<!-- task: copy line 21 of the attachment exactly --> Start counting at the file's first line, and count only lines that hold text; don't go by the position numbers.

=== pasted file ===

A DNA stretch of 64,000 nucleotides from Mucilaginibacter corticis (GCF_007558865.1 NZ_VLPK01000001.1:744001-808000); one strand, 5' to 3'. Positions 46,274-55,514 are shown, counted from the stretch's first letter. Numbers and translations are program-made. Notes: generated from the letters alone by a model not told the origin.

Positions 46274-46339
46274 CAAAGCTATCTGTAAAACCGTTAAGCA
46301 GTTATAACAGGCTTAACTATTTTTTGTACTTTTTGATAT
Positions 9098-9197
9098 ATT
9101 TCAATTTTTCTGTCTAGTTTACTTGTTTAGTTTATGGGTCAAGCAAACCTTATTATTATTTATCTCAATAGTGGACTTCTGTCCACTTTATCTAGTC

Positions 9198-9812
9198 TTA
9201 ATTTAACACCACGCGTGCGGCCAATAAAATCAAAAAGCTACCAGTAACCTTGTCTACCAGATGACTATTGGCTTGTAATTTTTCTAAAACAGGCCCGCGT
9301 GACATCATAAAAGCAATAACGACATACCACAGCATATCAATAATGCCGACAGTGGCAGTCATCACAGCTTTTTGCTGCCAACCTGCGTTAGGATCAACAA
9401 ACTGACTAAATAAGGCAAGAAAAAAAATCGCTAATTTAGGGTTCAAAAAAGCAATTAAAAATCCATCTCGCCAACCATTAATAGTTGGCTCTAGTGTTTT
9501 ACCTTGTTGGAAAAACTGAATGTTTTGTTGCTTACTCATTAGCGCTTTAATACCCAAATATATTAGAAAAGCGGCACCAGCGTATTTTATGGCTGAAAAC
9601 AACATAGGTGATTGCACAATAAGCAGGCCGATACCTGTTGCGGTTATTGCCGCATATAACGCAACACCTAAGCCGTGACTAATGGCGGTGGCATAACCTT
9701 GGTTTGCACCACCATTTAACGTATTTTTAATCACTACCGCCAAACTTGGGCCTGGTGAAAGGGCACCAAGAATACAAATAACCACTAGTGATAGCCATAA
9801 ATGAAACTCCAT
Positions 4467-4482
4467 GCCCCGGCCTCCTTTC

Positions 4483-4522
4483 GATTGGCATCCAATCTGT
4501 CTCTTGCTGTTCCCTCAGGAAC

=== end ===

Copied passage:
4501 CTCTTGCTGTTCCCTCAGGAAC